In 2012, she was awarded the World's Children's Award for fighting for young children’s rights to be educated. In 2013, she was awarded the $1 million Opus Prize for unsung heroes which is awarded “to social entrepreneurs of any faith who are solving the world’s most pressing problems”. In 2015, Dr. Yacoobi was awarded the 2015 WISE Prize in Education and in 2016 the Harold W. McGraw, Jr. Prize in Education (International).


In addition to her work with AIL, Dr. Yacoobi has been a panelist, TEDWomen speaker, and speaker on education for women and children at several international conferences, including the Clinton Global Initiative, California Governor’s Conference on Women and Families, the Central Eurasian Studies Society conference at Harvard University, the One World Forum at Warwick University in England, Association for Women in Development in Bangkok, and the International Institute for Peace Education in South Korea, Turkey, Greece, and Costa Rica, the World Economic Forum in Davos, The D.D. Kosambi Festival of Ideas in Goa, India, The World Justice Forum in The Hague and the UN DIP Conference in Australia, the TEDWomen Conference in Monterey, CA, and the Brookings US-Islamic World Forum. She has been instrumental in carrying the voice of Afghan women to the world and focusing attention on the urgent need for women’s rights, education, and healthcare in Afghanistan.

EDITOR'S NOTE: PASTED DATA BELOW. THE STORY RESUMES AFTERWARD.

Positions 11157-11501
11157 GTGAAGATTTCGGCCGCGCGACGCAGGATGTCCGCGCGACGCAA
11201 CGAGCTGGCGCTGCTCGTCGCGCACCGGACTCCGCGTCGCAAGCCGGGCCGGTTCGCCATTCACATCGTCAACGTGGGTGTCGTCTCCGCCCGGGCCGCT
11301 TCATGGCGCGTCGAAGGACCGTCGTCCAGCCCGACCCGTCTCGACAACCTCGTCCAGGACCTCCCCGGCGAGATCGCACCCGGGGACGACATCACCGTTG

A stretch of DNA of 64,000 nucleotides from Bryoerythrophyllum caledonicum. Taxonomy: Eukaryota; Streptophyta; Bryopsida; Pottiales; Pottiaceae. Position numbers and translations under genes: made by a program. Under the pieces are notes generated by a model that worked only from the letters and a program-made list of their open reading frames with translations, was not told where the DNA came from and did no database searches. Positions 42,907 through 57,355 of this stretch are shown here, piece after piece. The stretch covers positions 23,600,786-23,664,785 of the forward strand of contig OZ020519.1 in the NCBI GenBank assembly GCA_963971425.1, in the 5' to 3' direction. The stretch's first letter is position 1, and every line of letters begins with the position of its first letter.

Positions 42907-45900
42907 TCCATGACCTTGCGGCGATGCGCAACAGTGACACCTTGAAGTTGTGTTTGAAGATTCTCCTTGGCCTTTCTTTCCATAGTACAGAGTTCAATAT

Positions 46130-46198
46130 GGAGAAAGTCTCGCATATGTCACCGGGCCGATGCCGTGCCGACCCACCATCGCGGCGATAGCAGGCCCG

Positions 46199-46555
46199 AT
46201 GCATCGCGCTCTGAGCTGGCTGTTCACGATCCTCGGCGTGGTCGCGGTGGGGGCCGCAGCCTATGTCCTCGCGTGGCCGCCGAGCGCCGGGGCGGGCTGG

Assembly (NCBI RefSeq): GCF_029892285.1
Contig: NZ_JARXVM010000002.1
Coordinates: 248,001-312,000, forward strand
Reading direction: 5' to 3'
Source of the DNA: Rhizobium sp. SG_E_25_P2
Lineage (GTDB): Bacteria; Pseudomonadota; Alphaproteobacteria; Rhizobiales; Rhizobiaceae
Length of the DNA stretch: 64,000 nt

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Background